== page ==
[An intensive campaign where] every resource in the way of product research, and of merchandising and sales techniques, was put into convincing the buyers of desiccants that silica gel was the product they needed. The success was so outstanding that use of silica gel exceeds all others in this important ﬁeld, and, as so often happens, acceptance in one use opened the door to acceptance in others and this, with the development of new products, created a new ﬁeld of commercial enterprise.
The results of the program are indicated by the fact that, in I937, shipments of silica gel were still insigniﬁcant , a mere 78,000 pounds. But, by 1945, some 50,000,000 pounds were being produced largely for desiccant use. Much, but by no means all of this, was for wartime protection of ordnance.
Many continuing peacetime uses had been developed and a whole new ﬁeld opened up through research into catalytic uses of silica gel and other gels. Commercially signiﬁcant development of gels in the catalyst ﬁeld started in the Petroleum Industry when the demand for high octane gasoline increased rapidly in the early days of the Second World War as a result of the expansion of aircraft operation. It was necessary for the Petroleum Industry to improve their methods of producing this material, and this resulted in the application of catalyst to the cracking of petroleum products. We cooperated in the development of a gel catalyst for the ﬂuid catalytic cracking process and, as a result of this development, in 1942, we built at Curtis Bay the ﬁrst plant for the production of gel cracking catalysts. This plant has since been increased to triple its original capacity. Increasing demand for this type of catalyst resulted in our acquiring a plant in Cincinnati Which today is producing about the same quantity as the Baltimore facilities. 50 that now, silica gel from its small beginning of 78,000 pounds in I938 is being produced at an annual rate of almost one hundred million pounds per year.
Thus the sturdy youngster of the Davison Chemical family, offspring of its oldest member, sulfuric acid, has, through Davison research, come into its own as a new industry within the chemical group.
The appetite of industry and the Armed Services for benzene and other petroleum aromatics such as toluene and xylene is insatiable. Literally dozens of industries and thousands of products are dependent upon them, and must compete for them with the aviation and automotive industries. In response, new processes are coming into use which take over after the cracking process, and subject molecules to a “reforming” so as to produce a still higher yield of aromatics. Again, silica gel has proved to be the right catalytic base. Solution of the problems involved in production of catalysts which will serve most efﬁciently in the various petroleum processes offers challenges to our Research Staff.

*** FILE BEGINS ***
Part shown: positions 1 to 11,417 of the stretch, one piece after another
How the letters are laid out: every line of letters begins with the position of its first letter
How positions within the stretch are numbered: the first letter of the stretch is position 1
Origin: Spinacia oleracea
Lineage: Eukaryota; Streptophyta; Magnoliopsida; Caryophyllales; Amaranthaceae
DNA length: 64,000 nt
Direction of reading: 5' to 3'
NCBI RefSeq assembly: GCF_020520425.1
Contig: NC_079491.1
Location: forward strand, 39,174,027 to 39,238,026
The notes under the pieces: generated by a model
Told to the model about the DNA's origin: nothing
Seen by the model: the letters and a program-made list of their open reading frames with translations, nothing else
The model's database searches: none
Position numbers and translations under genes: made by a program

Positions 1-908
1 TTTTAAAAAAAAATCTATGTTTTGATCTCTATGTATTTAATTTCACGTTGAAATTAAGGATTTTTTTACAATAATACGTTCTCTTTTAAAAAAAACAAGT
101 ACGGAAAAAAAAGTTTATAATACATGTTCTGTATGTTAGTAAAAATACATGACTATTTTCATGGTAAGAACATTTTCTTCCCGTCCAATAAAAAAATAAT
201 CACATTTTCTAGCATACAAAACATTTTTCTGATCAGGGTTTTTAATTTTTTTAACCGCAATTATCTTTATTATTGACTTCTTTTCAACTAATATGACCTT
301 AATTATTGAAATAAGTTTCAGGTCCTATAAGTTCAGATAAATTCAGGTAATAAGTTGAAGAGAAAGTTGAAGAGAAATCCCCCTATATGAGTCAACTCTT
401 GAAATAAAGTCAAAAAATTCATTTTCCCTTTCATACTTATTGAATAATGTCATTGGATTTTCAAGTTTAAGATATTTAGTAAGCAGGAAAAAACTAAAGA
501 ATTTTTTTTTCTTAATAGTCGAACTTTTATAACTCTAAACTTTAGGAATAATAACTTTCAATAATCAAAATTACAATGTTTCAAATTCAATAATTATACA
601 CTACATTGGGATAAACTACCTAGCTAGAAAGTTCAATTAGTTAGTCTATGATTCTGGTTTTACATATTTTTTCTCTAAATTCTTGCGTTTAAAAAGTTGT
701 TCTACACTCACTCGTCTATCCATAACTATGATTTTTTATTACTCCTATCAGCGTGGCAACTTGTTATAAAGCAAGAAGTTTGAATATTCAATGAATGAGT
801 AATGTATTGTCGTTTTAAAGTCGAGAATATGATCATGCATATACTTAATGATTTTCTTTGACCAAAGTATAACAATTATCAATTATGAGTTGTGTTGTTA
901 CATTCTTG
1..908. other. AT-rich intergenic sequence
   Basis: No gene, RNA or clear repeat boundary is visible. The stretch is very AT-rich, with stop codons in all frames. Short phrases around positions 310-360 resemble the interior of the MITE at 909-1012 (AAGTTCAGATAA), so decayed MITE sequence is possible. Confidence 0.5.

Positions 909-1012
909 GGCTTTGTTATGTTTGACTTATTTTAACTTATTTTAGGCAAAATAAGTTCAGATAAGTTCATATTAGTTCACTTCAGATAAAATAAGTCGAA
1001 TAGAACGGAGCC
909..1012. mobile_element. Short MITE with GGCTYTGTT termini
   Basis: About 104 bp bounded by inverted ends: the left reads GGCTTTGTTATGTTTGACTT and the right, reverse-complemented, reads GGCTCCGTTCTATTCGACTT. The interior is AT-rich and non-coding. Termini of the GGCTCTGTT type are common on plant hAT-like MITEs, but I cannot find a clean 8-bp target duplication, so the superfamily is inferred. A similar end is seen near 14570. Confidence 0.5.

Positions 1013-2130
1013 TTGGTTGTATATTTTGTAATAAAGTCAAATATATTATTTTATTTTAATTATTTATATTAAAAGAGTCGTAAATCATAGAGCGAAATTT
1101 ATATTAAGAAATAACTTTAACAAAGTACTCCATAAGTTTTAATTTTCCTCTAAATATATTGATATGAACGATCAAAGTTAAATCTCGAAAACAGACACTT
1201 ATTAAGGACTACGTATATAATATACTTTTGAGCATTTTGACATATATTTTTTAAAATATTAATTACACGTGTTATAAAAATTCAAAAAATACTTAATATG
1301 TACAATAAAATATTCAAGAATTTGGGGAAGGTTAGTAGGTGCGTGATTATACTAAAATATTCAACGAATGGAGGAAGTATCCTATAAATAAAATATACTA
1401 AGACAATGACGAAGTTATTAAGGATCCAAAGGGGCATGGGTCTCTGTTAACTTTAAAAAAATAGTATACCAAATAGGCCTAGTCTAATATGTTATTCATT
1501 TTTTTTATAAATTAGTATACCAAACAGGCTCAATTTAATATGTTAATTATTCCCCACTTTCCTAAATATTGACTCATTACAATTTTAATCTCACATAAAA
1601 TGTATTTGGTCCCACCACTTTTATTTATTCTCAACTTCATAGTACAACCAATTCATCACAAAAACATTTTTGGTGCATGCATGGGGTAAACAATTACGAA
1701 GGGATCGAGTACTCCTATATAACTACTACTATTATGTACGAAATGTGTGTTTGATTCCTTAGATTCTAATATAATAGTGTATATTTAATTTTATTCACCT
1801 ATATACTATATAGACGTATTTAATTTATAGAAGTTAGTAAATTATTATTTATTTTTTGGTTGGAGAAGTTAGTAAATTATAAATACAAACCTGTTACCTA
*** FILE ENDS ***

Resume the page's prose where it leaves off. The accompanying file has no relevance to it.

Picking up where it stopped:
The dramatic advantages which have accrued through use of catalysts in petroleum reﬁning have inﬂuenced other developments. Catalysts have given the entire chemical industry one of its most potent keys to economic operation. The ﬁeld is intensely interesting and a constant challenge to Research technicians and to venture capital. For Davison, our knowledge and experience gained with petroleum catalysts suggested a branching out into development and production of other types of catalysts. Accordingly, a specialty catalyst plant was built at Curtis Bay where catalysts are custom-made for a wide variety of applications, in many different physical forms, employing a broad range of catalytic substances and bases of several kinds as well as silica gel.
Petroleum reﬁning is on a worldwide basis and silica gel catalysts produced by Davison or under Davison license are in wide use Abroad, a return of silica gel to Europe in a way that those who earlier carried it there could not have foreseen.
Much of this and other work of the Davison laboratories, among the many which are doing chemical and medical research, is on a long‐term scientiﬁc program. Not all of its ﬁndings add up to dollars and cents on the black side of the ledger. However, the accumulated eﬁort always contributes to progress in chemical and medical science, and beneﬁts people and industries everywhere.
As of 1951 ...
The functional hub of The Davison Chemical Corporation is still sulfuric acid, the product with which William T. Davison started in 1832. Our superphosphate activities at several points, our mixed fertilizer plants, our phosphate rock mining, the processing of rock and development of products such as the silicoﬂuorides, silica gel and the catalysts, would not exist without the chemical vitality of sulfuric acid, which activates and changes so many useful items in our industrial and social existence.
Research Notes : It was a 1868 Maryland Reports document on legal cases that identify the "Symington" of a lawsuit against "Davison and Symington" as "WM. STUART SYMINGTON.". This is what we used to conclude that this Symington was William Stuart Symington I (born 1839) , as well as his younger brother Thomas Alexander Symington (born 1842) .
See [https://www.cantoncommunity.org/canton-timeline] - "1870–1885 : Lazaretto Fertilizer, Patapsco Guano, Maryland Fertilizer, Susquehanna Fertilizer, Davison Chemical, and Baugh & Sons & Chemical Co. of Canton open fertilizer plants on lower Clinton St."
1919 - Legal disupute between Davison Chemical and Baugh Chemical (includes concerns related to du Pont )
See - 1919-atlantic-reporter-vol-106.pdf / https://drive.google.com/open?id=1EQAg9OQtqfg_Li_CoqefRCLUDg8Ieyxa
1954 - Acquisition by W. R. Grace and Company
WIKIPEDIA - https://en.wikipedia.org/wiki/W._R._Grace_and_Company
Saved link - 2019-04-20-wikipedia-org-w-r-grace-and-company.pdf / https://drive.google.com/open?id=1-H9oKSUWX2ghYnXrrrSbQzOkGYPMCMAW